- It can be shown that
.**H_X(g(X,Y)) <= H_X(Y)**

a. Give a simple example where the inequality is strict.

b. Give conditions which guarantee equality.

- Find a really simple example where
.**H({(f(X),g(Y))}) < H(X x Y)** - Prove
by some means other than that used in class.**H_X(Y) + H_{X x Y}(Z) = H_X(Y x Z)** - Use the chain rule to show that if
,**m < n**and determine when equality occurs.**H(X_1,...,X_m) <= H(X_1,...,X_n)**

- Prove directly that
. Interpret.**H_X(Z) >= H_{X x Y}(Z)**

- Suppose that 75% of women are dark haired and 25% are blond.
Suppose also that 70% of men are dark haired and 30% are blond.
a. If all blond women marry dark haired men, how much information does a womans hair color give about her husband's?

b. Answer the same question if all blond women marry blond men.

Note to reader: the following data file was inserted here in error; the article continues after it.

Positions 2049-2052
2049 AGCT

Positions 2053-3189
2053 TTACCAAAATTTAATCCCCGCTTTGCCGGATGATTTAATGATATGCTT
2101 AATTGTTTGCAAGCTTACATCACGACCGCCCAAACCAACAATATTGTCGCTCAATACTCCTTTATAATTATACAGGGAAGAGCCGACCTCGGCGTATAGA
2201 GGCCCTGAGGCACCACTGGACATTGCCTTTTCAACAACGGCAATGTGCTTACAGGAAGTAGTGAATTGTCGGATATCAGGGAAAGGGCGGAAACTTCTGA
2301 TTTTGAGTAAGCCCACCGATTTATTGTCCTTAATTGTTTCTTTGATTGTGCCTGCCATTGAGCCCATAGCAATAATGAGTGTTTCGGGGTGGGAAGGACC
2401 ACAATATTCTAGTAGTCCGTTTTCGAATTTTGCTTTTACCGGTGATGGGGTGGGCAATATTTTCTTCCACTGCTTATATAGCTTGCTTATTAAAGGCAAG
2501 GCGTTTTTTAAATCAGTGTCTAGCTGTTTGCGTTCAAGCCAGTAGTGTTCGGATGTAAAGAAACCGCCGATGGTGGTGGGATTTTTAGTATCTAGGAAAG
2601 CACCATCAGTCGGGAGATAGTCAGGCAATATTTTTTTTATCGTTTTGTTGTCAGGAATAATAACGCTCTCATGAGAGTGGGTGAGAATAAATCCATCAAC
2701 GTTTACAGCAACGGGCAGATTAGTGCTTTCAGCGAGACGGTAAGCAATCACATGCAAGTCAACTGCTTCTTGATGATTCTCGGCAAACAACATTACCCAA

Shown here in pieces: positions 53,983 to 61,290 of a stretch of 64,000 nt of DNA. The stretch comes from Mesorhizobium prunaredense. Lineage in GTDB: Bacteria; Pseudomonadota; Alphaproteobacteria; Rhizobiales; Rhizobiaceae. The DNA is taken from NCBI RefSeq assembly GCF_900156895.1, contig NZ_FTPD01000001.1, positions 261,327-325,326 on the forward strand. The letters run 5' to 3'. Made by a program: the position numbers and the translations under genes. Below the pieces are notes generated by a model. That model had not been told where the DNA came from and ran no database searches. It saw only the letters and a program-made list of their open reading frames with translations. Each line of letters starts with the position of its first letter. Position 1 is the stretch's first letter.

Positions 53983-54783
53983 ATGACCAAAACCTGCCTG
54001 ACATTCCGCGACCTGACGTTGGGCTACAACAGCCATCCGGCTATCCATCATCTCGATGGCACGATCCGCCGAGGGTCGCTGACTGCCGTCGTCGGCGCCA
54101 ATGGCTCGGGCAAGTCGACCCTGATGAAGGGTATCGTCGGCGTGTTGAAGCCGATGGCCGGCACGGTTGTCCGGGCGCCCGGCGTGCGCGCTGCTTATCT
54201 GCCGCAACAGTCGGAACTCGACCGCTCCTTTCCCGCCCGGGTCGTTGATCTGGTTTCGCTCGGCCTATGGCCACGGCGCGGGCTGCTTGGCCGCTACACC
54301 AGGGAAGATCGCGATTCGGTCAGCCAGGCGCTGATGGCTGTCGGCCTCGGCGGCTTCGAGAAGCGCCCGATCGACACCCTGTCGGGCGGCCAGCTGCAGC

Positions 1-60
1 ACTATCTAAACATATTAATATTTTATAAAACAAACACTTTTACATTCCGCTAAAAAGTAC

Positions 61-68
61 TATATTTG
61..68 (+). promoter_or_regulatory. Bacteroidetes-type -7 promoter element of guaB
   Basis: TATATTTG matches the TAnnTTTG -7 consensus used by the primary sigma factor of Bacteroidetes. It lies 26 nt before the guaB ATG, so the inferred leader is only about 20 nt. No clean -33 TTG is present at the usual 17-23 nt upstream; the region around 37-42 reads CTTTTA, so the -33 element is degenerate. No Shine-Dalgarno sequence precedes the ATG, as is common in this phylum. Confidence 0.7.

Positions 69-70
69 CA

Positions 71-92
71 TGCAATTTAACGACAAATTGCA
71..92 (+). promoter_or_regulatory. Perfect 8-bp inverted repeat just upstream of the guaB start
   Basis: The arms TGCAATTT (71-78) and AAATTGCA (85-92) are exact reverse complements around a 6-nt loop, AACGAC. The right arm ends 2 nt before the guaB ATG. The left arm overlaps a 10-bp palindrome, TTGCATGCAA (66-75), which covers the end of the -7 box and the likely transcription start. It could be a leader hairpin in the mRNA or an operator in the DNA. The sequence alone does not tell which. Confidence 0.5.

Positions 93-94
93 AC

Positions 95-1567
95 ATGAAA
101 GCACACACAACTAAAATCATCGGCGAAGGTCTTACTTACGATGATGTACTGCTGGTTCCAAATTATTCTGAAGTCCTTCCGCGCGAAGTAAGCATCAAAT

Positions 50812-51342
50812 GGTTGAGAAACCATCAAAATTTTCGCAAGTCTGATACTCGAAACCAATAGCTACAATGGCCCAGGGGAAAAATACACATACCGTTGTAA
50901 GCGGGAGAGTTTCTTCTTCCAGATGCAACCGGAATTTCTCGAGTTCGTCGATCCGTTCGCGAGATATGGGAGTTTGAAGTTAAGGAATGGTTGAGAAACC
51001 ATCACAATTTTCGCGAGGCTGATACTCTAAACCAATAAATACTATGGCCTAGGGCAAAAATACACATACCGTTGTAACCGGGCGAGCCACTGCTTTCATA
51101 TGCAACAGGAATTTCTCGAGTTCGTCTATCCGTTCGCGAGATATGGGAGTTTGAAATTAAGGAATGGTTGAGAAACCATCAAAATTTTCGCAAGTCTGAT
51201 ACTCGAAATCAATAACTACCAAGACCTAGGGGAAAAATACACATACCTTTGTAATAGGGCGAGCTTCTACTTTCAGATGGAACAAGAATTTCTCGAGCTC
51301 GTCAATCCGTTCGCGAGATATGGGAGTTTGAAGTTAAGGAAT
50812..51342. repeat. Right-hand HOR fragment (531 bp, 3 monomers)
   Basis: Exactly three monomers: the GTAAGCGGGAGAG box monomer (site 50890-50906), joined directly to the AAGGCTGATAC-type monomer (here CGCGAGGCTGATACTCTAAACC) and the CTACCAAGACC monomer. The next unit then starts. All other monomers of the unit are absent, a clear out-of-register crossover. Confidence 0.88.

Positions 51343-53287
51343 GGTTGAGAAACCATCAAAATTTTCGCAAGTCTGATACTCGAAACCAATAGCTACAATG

c. Comment.

- (Ash, p. 25) Suppose that in a certain city, 3/4 of the male
high-school students
pass and 1/4 fail. Of those who pass, 10% own cars, while 50%
of the failing students own cars. All of the car owning students
belong to fraternities, while 40% of those who do not own cars but
pass, as well as 40% of those who do not own cars but fail, belong to
fraternities.

a. How much information is conveyed about a student's academic standing by specifying whether or not he owns a car?

b. How much information is conveyed about a student's academic standing by specifying whether or not he belongs to a fraternity?

c. How much information is conveyed about a student's academic standing by specifying both whether he owns a car and whether he belongs to a fraternity?

d. If a student is a member of a fraternity, how much information is conveyed about his academic standing by specifying whether or not he owns a car?

e. If a students academic standing, car-owning status, and fraternity status are transmitted by three successive bits, how much information is conveyed by each bit?

- Use the maximum entropy principle to find the probabilities for the
roll of a die in the following cases.

a. The roll of 6 is twice as likely as the roll of a 1.

b. Additionally, suppose that the average roll (after lots of trials) is 4.